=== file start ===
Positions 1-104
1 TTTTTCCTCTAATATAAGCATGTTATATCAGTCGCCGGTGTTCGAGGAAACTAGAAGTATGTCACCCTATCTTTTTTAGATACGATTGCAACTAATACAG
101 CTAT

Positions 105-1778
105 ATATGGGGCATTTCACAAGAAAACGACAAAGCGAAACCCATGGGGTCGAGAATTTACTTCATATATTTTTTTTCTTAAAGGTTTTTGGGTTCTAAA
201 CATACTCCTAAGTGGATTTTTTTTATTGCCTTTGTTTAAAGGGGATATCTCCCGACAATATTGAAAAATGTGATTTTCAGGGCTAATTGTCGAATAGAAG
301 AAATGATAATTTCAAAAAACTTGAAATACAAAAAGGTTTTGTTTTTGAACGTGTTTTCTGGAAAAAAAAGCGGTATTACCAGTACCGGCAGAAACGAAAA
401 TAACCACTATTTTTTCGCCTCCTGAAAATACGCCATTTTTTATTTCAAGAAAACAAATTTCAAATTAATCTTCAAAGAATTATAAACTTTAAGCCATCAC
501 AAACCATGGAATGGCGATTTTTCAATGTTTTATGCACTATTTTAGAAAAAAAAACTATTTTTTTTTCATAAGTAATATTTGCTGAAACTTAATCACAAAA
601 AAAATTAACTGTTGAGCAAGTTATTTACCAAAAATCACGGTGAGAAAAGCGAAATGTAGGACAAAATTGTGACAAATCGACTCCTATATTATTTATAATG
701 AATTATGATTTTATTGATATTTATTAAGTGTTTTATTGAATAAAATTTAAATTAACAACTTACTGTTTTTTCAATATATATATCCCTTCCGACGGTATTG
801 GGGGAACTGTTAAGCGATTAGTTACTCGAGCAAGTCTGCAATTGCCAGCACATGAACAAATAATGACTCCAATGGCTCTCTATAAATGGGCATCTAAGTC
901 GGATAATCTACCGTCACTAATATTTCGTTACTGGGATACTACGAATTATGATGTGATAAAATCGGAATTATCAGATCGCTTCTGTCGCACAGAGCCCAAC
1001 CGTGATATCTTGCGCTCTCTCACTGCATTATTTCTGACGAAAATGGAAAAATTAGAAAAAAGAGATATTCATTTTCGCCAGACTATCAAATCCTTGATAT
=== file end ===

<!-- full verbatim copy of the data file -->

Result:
Positions 1-104
1 TTTTTCCTCTAATATAAGCATGTTATATCAGTCGCCGGTGTTCGAGGAAACTAGAAGTATGTCACCCTATCTTTTTTAGATACGATTGCAACTAATACAG
101 CTAT

Positions 105-1778
105 ATATGGGGCATTTCACAAGAAAACGACAAAGCGAAACCCATGGGGTCGAGAATTTACTTCATATATTTTTTTTCTTAAAGGTTTTTGGGTTCTAAA
201 CATACTCCTAAGTGGATTTTTTTTATTGCCTTTGTTTAAAGGGGATATCTCCCGACAATATTGAAAAATGTGATTTTCAGGGCTAATTGTCGAATAGAAG
301 AAATGATAATTTCAAAAAACTTGAAATACAAAAAGGTTTTGTTTTTGAACGTGTTTTCTGGAAAAAAAAGCGGTATTACCAGTACCGGCAGAAACGAAAA
401 TAACCACTATTTTTTCGCCTCCTGAAAATACGCCATTTTTTATTTCAAGAAAACAAATTTCAAATTAATCTTCAAAGAATTATAAACTTTAAGCCATCAC
501 AAACCATGGAATGGCGATTTTTCAATGTTTTATGCACTATTTTAGAAAAAAAAACTATTTTTTTTTCATAAGTAATATTTGCTGAAACTTAATCACAAAA
601 AAAATTAACTGTTGAGCAAGTTATTTACCAAAAATCACGGTGAGAAAAGCGAAATGTAGGACAAAATTGTGACAAATCGACTCCTATATTATTTATAATG
701 AATTATGATTTTATTGATATTTATTAAGTGTTTTATTGAATAAAATTTAAATTAACAACTTACTGTTTTTTCAATATATATATCCCTTCCGACGGTATTG
801 GGGGAACTGTTAAGCGATTAGTTACTCGAGCAAGTCTGCAATTGCCAGCACATGAACAAATAATGACTCCAATGGCTCTCTATAAATGGGCATCTAAGTC
901 GGATAATCTACCGTCACTAATATTTCGTTACTGGGATACTACGAATTATGATGTGATAAAATCGGAATTATCAGATCGCTTCTGTCGCACAGAGCCCAAC
1001 CGTGATATCTTGCGCTCTCTCACTGCATTATTTCTGACGAAAATGGAAAAATTAGAAAAAAGAGATATTCATTTTCGCCAGACTATCAAATCCTTGATAT